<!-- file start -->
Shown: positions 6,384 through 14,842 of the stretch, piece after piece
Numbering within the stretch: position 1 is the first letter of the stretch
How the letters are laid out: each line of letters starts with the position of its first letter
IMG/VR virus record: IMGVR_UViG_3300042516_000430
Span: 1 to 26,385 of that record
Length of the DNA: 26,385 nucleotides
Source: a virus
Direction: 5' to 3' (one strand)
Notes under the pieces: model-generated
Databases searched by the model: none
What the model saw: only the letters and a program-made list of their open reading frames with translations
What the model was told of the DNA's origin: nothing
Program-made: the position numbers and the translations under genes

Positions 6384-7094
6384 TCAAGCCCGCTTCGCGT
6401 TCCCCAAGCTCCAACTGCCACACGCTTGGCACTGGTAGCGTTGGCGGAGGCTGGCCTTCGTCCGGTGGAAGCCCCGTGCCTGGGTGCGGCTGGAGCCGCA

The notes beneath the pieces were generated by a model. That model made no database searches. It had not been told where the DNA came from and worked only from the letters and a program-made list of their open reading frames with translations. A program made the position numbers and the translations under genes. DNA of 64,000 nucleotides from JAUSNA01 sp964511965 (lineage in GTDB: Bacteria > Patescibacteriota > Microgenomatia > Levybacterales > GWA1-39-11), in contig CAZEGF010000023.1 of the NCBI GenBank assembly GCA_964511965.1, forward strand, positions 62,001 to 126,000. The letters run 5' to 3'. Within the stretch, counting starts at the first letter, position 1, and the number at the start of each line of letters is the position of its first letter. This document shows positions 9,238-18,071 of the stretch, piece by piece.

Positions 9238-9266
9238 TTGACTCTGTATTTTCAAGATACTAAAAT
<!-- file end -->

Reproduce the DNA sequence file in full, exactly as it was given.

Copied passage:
Shown: positions 6,384 through 14,842 of the stretch, piece after piece
Numbering within the stretch: position 1 is the first letter of the stretch
How the letters are laid out: each line of letters starts with the position of its first letter
IMG/VR virus record: IMGVR_UViG_3300042516_000430
Span: 1 to 26,385 of that record
Length of the DNA: 26,385 nucleotides
Source: a virus
Direction: 5' to 3' (one strand)
Notes under the pieces: model-generated
Databases searched by the model: none
What the model saw: only the letters and a program-made list of their open reading frames with translations
What the model was told of the DNA's origin: nothing
Program-made: the position numbers and the translations under genes

Positions 6384-7094
6384 TCAAGCCCGCTTCGCGT
6401 TCCCCAAGCTCCAACTGCCACACGCTTGGCACTGGTAGCGTTGGCGGAGGCTGGCCTTCGTCCGGTGGAAGCCCCGTGCCTGGGTGCGGCTGGAGCCGCA

The notes beneath the pieces were generated by a model. That model made no database searches. It had not been told where the DNA came from and worked only from the letters and a program-made list of their open reading frames with translations. A program made the position numbers and the translations under genes. DNA of 64,000 nucleotides from JAUSNA01 sp964511965 (lineage in GTDB: Bacteria > Patescibacteriota > Microgenomatia > Levybacterales > GWA1-39-11), in contig CAZEGF010000023.1 of the NCBI GenBank assembly GCA_964511965.1, forward strand, positions 62,001 to 126,000. The letters run 5' to 3'. Within the stretch, counting starts at the first letter, position 1, and the number at the start of each line of letters is the position of its first letter. This document shows positions 9,238-18,071 of the stretch, piece by piece.

Positions 9238-9266
9238 TTGACTCTGTATTTTCAAGATACTAAAAT